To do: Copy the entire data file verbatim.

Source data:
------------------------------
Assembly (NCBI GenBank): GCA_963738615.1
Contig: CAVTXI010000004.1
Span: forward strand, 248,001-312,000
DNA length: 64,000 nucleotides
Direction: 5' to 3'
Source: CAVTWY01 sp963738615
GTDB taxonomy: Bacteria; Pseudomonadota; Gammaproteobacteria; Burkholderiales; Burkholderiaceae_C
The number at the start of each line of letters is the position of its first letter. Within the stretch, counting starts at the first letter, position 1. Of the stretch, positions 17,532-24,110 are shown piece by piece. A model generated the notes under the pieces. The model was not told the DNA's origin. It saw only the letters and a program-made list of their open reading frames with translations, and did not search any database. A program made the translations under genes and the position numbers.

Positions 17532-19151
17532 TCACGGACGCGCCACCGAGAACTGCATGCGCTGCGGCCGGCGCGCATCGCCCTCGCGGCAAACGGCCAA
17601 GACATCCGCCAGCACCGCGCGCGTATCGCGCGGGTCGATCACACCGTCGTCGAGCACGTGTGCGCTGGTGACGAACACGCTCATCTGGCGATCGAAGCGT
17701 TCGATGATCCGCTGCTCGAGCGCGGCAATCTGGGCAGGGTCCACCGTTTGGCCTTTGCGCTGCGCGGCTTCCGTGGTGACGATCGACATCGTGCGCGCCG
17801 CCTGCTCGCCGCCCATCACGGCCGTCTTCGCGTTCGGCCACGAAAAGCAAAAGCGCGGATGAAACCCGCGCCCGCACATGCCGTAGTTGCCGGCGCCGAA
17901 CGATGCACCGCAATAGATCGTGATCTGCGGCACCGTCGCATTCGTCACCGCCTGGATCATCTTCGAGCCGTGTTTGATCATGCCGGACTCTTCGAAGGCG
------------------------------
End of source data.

Assembly (NCBI GenBank): GCA_963738615.1
Contig: CAVTXI010000004.1
Span: forward strand, 248,001-312,000
DNA length: 64,000 nucleotides
Direction: 5' to 3'
Source: CAVTWY01 sp963738615
GTDB taxonomy: Bacteria; Pseudomonadota; Gammaproteobacteria; Burkholderiales; Burkholderiaceae_C
The number at the start of each line of letters is the position of its first letter. Within the stretch, counting starts at the first letter, position 1. Of the stretch, positions 17,532-24,110 are shown piece by piece. A model generated the notes under the pieces. The model was not told the DNA's origin. It saw only the letters and a program-made list of their open reading frames with translations, and did not search any database. A program made the translations under genes and the position numbers.

Positions 17532-19151
17532 TCACGGACGCGCCACCGAGAACTGCATGCGCTGCGGCCGGCGCGCATCGCCCTCGCGGCAAACGGCCAA
17601 GACATCCGCCAGCACCGCGCGCGTATCGCGCGGGTCGATCACACCGTCGTCGAGCACGTGTGCGCTGGTGACGAACACGCTCATCTGGCGATCGAAGCGT
17701 TCGATGATCCGCTGCTCGAGCGCGGCAATCTGGGCAGGGTCCACCGTTTGGCCTTTGCGCTGCGCGGCTTCCGTGGTGACGATCGACATCGTGCGCGCCG
17801 CCTGCTCGCCGCCCATCACGGCCGTCTTCGCGTTCGGCCACGAAAAGCAAAAGCGCGGATGAAACCCGCGCCCGCACATGCCGTAGTTGCCGGCGCCGAA
17901 CGATGCACCGCAATAGATCGTGATCTGCGGCACCGTCGCATTCGTCACCGCCTGGATCATCTTCGAGCCGTGTTTGATCATGCCGGACTCTTCGAAGGCG